Buck and the Preacher

USA 1972, 102 mins
Director: Sidney Poitier

Black American history is presented through the prism of a Western. Sidney Poitier’s directorial debut, in which he stars opposite Belafonte, tells the story of a wagon master and con-man pastor who join forces to transport African Americans to safety. Belafonte initiated this project and his rascally preacher steals the film. Subverting his matinee idol image, his rousing, high-spirited performance energises the ‘bro-chemistry’ of his relationship with Poitier’s morally upstanding yet fractious ally.

Among the more successful elements of Jordan Peele’s flawed, ambitious space-cowboy foray Nope (2022) is the film’s intelligent engagement with cinema history and visual culture. A particularly significant reference is to Sidney Poitier’s 1972 film Buck and the Preacher, the poster of which is seen displayed in the home of horse-wrangler protagonists OJ and Em Haywood (Daniel Kaluuya and Keke Palmer), as Peele places his film in the context of Black western forebears.

Rooted in 1970s western revisionism and burgeoning Blaxploitation, Buck casts Poitier alongside Harry Belafonte as cowboys in the late 1860s who end up uniting to lead a wagon train of Black settlers from Louisiana to Kansas, all the while trying to outwit the white raiders hired to either intimidate the travellers back to the plantations of the South, or murder them. With echoes of John Ford’s Wagon Master (1950) and numerous westerns focused on the bonding of contrasting male characters (Poitier’s wagonmaster Buck is a wily former soldier; Belafonte’s ‘Preacher’ is really a hustler), Buck and the Preacher is highly allusive. But to view the film merely as a Black Butch and Sundance is to diminish it: Poitier’s film goes deeper, supplementing shoot-outs, chases and comic high jinks with more serious intent, evident in its credit sequence and title-card preamble. This opening, with sepia-toned images of African American pioneers, not only lays out the film’s post-Civil War context from a Black perspective but also announces its intention to challenge historical erasure: ‘This picture is dedicated to those men, women, and children who lie in graves as unmarked as their place in history.’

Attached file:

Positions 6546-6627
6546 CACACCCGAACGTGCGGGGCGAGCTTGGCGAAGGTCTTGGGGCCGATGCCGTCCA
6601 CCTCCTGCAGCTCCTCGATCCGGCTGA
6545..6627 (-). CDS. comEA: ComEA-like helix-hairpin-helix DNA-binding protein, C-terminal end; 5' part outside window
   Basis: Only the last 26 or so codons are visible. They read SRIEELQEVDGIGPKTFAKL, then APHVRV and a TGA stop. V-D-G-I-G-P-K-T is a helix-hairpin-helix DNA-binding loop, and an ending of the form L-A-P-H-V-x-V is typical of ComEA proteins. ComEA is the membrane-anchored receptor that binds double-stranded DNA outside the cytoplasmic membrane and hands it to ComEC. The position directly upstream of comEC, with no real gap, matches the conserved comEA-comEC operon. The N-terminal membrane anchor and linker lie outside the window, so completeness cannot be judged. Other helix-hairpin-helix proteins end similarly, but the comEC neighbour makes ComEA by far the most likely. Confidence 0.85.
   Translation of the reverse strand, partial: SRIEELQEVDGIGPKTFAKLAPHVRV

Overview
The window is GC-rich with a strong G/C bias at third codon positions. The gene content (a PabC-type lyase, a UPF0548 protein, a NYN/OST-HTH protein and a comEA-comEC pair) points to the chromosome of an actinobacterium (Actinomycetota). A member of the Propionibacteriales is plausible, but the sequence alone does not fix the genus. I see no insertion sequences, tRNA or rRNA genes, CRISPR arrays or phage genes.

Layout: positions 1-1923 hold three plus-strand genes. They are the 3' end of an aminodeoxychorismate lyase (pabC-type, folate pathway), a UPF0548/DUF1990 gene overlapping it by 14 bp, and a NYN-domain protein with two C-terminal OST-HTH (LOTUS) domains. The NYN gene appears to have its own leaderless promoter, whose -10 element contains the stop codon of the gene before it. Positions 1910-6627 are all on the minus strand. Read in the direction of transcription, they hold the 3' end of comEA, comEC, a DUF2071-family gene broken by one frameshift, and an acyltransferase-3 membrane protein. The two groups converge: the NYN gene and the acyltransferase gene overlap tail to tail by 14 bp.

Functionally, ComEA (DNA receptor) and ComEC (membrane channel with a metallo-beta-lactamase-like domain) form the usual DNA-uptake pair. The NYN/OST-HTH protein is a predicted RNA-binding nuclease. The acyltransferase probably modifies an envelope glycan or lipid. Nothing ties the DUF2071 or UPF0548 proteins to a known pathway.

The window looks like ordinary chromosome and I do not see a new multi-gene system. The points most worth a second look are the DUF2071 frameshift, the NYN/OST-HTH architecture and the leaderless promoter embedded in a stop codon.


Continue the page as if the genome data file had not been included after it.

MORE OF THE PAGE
A subversive streak is evident in numerous aspects, from the film’s nuanced depiction of the relations between African-American and Native American characters to the space given to the character of Buck’s wife Ruth (invested with strength and complexity by the vital Ruby Dee). Poitier’s own performance is compelling, but the film’s wild card is Belafonte’s turn as the wisecracking Preacher, who packs a pistol between the pages of his Good Book.

Introduced during some enthusiastic al fresco ablutions, Belafonte’s pleasure in roughing up his image and persona – yellowed teeth, wild eyes – is palpable; he also has the film’s strongest character arc. Despite some heavy-handed elements (Benny Carter’s score, performed by bluesmen Sonny Terry, Brownie McGhee and Don Frank Brooks, is over-insistently employed in the film’s opening stages), Poitier – replacing Joseph Sargent as director – shows great assurance for a first-time filmmaker in modulating shifts from action and comedy to more reflective, emotional moments, bringing out the strengths of Ernest Kinoy’s screenplay. Poitier’s career as a director would encompass both worthy efforts (the 1973 romance A Warm December) and woeful ones (the 1990 Bill Cosby comedy Ghost Dad); this film, undervalued on release, remains a highlight, and richly rewards rediscovery.